Review

Jan 29, 2021

Redout: Space Assault Review

Lights Off
2 Mediocre
Retails for: $9.99
We Recommend: $3.99
  • Developer: 34BigThings srl
  • Publisher: 34BigThings srl
  • Genre: Action, Casual, Indie, Simulation
  • Released: Jan 22, 2021
  • Platform: Windows, Xbox Series X|S, PlayStation 5, iOS
  • Reviewed: Windows

Change happens. It’s inevitable in most cases. This is especially true in game development, and Redout: Space Assault from 34BigThings is such an example. What started as a massive space combat game for PC, was shelved in favor of a narrower game that would launch on Apple Arcade. It’s been two years since Redout: Space Assault came to iOS, now PC and consoles have their turn to experience it. And the release has not been worth the wait, at least on PC, as it’s disappointing and a bug-ridden mess.

Redout: Space Assault wastes no time thrusting you into the action, teaching you the controls and systems. At first, things are a bit odd as I’m playing on PC with a gamepad, and my primary weapons are auto-firing. Thankfully there’s a setting to turn that off. It makes sense for mobile devices, but not for anything else. I will say that this has already been patched, and now the default for auto-fire is off. The first level was an on-rails sequence, but as you progress through the stages you’ll get introduced to the three other modes such as free flight, races, and boss fights. Sometimes a level will be a combination of two, which is nice but wholly disorienting as the control schemes can change based on your preferences.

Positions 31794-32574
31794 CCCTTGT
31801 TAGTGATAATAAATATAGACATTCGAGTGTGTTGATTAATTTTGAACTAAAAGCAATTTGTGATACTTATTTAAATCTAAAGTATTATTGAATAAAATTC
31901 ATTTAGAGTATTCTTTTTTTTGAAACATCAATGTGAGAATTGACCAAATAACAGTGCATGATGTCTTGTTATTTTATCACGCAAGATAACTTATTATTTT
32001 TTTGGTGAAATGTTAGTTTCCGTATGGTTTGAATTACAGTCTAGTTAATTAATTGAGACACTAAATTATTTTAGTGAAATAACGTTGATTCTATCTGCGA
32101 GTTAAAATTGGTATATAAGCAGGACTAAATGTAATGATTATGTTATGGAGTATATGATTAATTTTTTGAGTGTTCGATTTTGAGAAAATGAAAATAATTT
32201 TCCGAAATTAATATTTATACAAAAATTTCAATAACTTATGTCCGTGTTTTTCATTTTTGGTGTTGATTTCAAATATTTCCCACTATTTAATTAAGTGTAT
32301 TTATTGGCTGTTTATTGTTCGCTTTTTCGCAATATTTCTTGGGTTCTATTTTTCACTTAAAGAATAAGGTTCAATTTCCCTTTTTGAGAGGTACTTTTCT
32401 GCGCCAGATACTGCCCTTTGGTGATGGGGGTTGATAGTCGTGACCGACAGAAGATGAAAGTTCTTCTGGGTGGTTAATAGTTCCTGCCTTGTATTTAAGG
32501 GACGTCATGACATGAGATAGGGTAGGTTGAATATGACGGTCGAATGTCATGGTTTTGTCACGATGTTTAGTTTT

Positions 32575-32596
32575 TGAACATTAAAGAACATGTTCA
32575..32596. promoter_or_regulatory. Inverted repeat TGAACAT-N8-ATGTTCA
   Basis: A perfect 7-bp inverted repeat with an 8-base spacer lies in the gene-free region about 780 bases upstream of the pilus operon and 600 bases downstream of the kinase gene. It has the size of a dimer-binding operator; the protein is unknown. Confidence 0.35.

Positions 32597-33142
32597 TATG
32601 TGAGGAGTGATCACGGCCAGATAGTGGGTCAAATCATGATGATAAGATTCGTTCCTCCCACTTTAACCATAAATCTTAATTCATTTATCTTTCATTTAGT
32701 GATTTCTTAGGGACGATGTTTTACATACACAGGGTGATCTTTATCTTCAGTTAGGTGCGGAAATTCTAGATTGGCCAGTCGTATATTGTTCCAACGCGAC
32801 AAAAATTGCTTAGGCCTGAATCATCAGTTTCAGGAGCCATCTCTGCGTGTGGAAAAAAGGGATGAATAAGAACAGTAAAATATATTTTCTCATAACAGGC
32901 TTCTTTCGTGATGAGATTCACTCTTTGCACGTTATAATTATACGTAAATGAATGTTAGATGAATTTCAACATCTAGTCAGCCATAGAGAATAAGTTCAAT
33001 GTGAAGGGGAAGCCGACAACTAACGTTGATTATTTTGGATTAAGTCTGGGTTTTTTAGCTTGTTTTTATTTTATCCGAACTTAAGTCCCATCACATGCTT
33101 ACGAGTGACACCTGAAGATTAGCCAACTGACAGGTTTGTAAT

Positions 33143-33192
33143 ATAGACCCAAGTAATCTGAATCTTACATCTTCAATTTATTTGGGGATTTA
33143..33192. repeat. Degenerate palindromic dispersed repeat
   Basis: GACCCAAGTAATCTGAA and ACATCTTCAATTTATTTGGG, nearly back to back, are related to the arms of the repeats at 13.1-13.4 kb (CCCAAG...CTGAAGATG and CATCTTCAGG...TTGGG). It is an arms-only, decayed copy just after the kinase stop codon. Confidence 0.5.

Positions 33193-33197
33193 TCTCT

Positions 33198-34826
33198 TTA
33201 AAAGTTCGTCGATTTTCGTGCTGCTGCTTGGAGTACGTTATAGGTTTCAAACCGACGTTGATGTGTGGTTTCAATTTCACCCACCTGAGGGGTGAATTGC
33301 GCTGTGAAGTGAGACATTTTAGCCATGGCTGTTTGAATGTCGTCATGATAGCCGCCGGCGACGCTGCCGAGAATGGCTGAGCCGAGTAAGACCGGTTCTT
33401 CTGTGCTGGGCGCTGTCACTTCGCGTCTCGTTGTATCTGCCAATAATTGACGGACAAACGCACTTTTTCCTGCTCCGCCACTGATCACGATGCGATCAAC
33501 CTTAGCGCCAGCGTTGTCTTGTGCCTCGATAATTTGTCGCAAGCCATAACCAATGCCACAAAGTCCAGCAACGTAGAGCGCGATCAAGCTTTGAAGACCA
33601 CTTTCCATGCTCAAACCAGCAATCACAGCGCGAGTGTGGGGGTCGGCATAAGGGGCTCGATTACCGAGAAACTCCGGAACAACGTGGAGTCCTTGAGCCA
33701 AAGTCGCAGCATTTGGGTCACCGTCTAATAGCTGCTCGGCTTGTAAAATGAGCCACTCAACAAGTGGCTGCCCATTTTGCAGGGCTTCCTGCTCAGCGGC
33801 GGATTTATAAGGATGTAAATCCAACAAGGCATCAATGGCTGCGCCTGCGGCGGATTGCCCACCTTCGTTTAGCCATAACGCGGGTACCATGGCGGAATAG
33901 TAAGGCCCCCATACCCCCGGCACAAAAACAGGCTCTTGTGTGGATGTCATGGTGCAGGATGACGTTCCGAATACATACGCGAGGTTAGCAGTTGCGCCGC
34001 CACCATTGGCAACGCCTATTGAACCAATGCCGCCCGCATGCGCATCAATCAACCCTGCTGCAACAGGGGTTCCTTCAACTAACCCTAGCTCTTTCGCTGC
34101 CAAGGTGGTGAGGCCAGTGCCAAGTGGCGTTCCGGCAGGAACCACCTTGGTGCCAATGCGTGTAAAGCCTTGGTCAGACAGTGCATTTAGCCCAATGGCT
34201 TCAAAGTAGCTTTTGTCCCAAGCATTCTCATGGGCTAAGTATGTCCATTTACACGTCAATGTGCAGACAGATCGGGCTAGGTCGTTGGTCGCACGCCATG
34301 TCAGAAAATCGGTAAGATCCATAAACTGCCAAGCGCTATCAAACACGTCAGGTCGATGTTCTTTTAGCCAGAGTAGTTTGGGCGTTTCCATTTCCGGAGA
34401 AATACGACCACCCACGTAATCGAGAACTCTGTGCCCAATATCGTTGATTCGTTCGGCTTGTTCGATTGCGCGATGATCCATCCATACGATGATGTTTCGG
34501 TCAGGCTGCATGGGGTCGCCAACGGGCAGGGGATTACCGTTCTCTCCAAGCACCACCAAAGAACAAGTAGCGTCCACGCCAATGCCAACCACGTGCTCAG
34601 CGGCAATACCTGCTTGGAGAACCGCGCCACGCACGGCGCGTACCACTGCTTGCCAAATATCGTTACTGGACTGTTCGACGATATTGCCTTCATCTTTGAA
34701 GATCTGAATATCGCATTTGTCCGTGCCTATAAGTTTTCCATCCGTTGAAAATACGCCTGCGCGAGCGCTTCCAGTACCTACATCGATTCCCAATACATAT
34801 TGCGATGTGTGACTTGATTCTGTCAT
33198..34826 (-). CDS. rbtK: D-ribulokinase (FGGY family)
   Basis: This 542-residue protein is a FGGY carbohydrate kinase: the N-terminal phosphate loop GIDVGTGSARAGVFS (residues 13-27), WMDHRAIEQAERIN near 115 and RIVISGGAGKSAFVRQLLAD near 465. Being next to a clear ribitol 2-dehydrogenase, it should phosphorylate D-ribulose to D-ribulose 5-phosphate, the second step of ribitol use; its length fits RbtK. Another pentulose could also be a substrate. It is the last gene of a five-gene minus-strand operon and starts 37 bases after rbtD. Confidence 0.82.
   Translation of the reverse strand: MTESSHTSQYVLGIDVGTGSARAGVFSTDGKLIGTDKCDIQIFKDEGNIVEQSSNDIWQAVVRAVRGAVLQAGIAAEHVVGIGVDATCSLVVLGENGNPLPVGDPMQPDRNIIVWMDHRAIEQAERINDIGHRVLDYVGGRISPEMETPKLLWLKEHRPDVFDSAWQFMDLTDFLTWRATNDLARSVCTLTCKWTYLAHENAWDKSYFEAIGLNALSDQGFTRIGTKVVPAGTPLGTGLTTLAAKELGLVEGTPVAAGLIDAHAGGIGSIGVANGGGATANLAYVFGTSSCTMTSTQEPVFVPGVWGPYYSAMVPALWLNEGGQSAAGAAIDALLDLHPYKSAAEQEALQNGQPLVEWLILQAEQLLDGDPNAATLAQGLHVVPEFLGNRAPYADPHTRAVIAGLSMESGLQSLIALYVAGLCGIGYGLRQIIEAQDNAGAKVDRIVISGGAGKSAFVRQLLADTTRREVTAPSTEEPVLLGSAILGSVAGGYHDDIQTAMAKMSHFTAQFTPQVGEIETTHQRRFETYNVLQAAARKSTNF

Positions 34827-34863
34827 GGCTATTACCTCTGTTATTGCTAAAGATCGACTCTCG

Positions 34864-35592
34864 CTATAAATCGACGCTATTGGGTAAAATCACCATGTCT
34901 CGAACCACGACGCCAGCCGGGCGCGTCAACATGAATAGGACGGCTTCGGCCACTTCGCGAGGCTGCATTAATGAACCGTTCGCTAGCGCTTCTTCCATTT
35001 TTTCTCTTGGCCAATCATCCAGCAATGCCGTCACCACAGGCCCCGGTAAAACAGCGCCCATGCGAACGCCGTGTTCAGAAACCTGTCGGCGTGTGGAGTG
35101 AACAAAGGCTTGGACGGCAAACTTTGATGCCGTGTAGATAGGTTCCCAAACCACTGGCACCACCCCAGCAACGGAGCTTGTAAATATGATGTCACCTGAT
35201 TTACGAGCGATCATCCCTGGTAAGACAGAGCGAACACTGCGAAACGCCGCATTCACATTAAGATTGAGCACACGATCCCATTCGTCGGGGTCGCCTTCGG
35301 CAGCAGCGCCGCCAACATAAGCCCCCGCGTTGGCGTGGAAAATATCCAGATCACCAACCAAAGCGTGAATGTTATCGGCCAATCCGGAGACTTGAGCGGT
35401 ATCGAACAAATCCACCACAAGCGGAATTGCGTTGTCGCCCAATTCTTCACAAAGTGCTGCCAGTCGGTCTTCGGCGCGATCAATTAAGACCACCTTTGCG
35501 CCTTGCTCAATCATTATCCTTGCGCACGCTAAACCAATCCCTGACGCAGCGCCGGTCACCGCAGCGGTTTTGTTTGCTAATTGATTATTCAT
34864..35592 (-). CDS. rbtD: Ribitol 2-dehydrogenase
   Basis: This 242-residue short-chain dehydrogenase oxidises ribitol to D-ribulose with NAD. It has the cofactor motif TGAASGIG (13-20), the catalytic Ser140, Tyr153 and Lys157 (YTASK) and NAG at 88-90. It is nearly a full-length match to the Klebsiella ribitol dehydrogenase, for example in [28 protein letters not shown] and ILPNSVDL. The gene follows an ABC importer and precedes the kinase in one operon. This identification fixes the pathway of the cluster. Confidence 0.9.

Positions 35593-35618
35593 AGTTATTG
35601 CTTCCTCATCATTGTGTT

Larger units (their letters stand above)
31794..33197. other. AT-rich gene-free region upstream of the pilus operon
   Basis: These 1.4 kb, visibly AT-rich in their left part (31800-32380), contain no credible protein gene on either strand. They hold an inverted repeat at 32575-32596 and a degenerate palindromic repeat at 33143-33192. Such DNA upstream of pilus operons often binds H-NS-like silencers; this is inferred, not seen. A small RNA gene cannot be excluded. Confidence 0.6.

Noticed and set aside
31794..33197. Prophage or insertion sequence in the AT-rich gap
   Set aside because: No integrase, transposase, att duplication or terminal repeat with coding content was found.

I have no issues with the change of direction, but I found the on-rail sequences and stages to be completely off. You don’t have free aim with a cursor. Instead you have to align the ship inside of a small area to shoot at targets, but given that you’re on rails, this feels extremely limited. This is something that Aces of the Galaxy solved back in 2008. The other modes feel a lot better and are more fun to play, thankfully.

There are three objectives per level. The first is the primary, and must be achieved in order to move on to the next level. Remainder of objectives are considered secondary. These’ll task you with collecting items, finding hidden items, destroying a percentage of enemies, or beating the level under a particular time. Every level’s objectives are achievable, and not always on the first try. There is sometimes a need to upgrade your ship, and return to a prior level to accomplish this.

The game offers upgrades against four systems: hull, shields, weapons, and missiles. You use currency collected or earned through play to enhance their capabilities. The game also deals out cards that can be applied to one particular system. As you progress, rarities increase as do the buffs they provide. As you can only have one card selected, then you must discard the rest. By doing so, additional tokens are granted. So it’s very easy to earn money in the game. All upgrade slots max out at level nine. It’s also here where you can select from a healthy amount of skins for the ship, as well as color schemes. It’s a straightforward system, but it does the job of making you feel more powerful as you advance.